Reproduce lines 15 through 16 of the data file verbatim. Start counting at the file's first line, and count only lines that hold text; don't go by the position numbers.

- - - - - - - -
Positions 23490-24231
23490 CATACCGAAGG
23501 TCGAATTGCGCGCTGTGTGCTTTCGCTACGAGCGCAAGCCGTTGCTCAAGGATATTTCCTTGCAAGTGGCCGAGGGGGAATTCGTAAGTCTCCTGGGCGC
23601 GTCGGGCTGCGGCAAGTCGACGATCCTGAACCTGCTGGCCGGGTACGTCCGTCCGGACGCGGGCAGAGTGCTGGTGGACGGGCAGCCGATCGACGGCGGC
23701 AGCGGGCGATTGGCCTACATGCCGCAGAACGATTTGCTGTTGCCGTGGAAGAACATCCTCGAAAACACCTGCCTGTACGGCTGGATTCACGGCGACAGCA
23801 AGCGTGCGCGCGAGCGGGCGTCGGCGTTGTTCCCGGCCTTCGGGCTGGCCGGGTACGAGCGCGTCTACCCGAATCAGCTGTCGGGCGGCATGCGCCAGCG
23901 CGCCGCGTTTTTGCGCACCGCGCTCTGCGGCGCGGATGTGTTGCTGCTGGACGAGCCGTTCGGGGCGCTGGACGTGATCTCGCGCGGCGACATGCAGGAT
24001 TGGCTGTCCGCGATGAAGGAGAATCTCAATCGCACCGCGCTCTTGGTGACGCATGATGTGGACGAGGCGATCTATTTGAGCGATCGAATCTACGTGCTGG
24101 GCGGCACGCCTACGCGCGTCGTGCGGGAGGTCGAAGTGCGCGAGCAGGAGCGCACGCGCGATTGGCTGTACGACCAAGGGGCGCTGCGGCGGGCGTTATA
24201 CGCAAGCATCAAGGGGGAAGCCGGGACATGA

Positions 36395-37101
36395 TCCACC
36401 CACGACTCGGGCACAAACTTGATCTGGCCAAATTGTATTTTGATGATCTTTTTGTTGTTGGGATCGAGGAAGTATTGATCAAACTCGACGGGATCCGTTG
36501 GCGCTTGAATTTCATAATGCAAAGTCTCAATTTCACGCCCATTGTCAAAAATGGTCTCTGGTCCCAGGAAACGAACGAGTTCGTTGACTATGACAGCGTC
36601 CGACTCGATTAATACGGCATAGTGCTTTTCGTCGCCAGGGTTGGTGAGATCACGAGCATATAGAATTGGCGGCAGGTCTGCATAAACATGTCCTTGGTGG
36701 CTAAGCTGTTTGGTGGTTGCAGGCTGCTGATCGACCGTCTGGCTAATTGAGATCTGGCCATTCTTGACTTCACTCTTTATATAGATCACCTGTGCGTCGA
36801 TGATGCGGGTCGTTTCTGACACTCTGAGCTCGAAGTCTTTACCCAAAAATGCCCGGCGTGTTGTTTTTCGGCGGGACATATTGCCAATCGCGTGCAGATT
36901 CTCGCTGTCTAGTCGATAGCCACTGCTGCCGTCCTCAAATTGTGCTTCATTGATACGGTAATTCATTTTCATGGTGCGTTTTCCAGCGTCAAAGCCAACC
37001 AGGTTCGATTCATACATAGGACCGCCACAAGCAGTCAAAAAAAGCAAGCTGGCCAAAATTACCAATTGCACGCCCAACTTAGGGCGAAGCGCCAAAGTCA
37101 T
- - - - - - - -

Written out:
36601 CGACTCGATTAATACGGCATAGTGCTTTTCGTCGCCAGGGTTGGTGAGATCACGAGCATATAGAATTGGCGGCAGGTCTGCATAAACATGTCCTTGGTGG
36701 CTAAGCTGTTTGGTGGTTGCAGGCTGCTGATCGACCGTCTGGCTAATTGAGATCTGGCCATTCTTGACTTCACTCTTTATATAGATCACCTGTGCGTCGA